PEPPERELL -- Holding in her hand a stack of budgets from various town departments, Finance Committee Chair Melissa Tzanoudakis kicked off the official budget review process for fiscal year 2014 this week.
"Given the significant difficulties that we're going to face, plus the feedback that I got from everybody about having a little bit more advanced notice when we did the last meeting, I think it might be better to put together a schedule now for the next, say, six weeks, figure out the number of budgets we have, how many we want to do a night, and then try to give the department heads as much notice as possible so they can prepare for us as much as possible for those budgets," said Tzanoudakis.
With 53 departments in Pepperell, the committee agreed to consolidate them into like clusters beginning with Town Hall administration on Feb. 19, followed by Fire, Police, and Communications on Feb. 26, and other departments on March 5, 13, 21 and 27.
"I don't think we're gonna be able to vote any of those until we get closer to Town Meeting because one, we don't have a school budget yet, and two, the state has not finalized state figures yet. So anything that we're doing now is almost exceedingly preliminary except that we don't have any time. We don't have the ability to wait weeks to start," said Tzanoudakis.
"For every dollar that this town brings in how much goes out to people that don't work here anymore - retirement plans, pension plans," asked member Robert Marti.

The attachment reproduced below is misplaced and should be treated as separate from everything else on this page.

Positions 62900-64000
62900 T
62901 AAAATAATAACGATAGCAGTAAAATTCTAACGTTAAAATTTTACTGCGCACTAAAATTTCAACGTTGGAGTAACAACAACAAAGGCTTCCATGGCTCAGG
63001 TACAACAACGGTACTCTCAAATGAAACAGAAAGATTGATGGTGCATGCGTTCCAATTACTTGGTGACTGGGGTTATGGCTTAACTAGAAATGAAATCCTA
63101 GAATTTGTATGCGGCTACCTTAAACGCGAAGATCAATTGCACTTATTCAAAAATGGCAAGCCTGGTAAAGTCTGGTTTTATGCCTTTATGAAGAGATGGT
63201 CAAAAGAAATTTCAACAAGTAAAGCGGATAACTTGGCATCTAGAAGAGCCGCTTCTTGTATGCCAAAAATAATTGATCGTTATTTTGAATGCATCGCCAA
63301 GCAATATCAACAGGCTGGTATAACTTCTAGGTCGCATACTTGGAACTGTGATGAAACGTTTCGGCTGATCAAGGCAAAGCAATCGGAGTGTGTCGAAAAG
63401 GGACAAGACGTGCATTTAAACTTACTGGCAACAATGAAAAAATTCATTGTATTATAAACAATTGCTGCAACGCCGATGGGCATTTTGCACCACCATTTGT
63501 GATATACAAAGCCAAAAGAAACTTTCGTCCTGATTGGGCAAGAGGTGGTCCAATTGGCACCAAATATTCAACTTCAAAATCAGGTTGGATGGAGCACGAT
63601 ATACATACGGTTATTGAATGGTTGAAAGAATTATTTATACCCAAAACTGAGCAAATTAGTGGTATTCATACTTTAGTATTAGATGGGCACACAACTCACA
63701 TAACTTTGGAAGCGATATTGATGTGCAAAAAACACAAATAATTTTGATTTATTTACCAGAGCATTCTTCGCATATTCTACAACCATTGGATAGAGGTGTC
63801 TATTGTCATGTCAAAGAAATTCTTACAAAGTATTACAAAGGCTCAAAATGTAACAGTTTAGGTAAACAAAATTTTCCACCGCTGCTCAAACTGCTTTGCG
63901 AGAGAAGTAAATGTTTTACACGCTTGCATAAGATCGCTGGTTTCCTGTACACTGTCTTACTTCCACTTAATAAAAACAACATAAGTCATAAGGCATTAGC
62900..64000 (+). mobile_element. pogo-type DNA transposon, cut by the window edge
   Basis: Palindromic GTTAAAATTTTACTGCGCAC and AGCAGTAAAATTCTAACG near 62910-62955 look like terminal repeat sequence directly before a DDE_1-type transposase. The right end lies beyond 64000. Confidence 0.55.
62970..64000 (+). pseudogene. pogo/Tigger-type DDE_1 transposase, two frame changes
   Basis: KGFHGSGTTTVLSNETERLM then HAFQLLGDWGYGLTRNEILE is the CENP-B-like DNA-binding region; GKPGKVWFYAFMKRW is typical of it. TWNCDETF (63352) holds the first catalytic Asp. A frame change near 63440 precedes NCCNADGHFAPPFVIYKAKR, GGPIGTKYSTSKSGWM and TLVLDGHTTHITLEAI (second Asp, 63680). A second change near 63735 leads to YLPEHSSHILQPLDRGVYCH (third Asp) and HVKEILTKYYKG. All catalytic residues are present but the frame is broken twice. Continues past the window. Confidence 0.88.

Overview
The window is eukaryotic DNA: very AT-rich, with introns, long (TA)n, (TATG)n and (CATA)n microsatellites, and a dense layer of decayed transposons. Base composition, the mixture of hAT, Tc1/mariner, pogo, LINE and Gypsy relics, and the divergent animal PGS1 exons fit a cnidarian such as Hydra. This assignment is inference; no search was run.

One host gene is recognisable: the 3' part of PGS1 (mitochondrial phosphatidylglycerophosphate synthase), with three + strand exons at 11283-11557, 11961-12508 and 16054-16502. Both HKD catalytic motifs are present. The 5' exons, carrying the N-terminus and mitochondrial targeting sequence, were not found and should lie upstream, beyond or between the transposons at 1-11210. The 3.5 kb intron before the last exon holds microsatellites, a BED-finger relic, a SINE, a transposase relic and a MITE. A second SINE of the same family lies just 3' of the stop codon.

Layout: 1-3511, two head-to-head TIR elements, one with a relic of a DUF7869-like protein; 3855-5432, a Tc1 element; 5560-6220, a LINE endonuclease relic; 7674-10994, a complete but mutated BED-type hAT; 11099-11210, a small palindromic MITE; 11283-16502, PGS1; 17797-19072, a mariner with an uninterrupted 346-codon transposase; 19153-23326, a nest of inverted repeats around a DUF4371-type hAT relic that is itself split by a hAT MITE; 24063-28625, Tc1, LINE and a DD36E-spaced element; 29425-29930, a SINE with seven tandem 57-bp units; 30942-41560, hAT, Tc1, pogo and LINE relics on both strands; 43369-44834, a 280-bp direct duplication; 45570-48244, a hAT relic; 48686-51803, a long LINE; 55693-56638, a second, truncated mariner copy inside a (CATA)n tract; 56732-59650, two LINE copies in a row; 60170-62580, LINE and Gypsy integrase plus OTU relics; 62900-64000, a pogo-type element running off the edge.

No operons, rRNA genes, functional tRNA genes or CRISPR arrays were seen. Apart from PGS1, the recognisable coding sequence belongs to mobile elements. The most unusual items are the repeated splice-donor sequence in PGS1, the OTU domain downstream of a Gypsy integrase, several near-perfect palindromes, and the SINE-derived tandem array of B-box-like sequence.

"We cannot continue to do what we're doing or we will never ever get out of the hole that we've dug ourselves into," he said.
"We don't have any choice on where we go. They come back and they dictate to us what it's gonna be," said Town Accountant Gene Ferrari regarding the retirement system.
"To get a breakdown of how much is for current, how much is for future, how much is for past, is a full actuary study of which PERAC, Public Employment Retirement Administration Commission, is not gonna do," he said.
Member Holly Seiferth noted that nearly all the budgets on the table failed to present level funding solutions and that nearly all presented had one and a half percent budget increases. Notably, the school budget increase of $470,000 weighed heavily on the committee.
"We are now in a position where the school budget is so high that going from year to year even with two-and-a-half, we cannot sustain things where we are," said Tzanoudakis.
"They're sixty-five percent of our budget and they're going up five, six percent every year and we're only allowed to go up two-and-a-half," said Ferrari.
"We're only limited to go up $475,000 the state has not finalized state figures yet. Anything we do now in taxes and the school's taking it all this year," he said.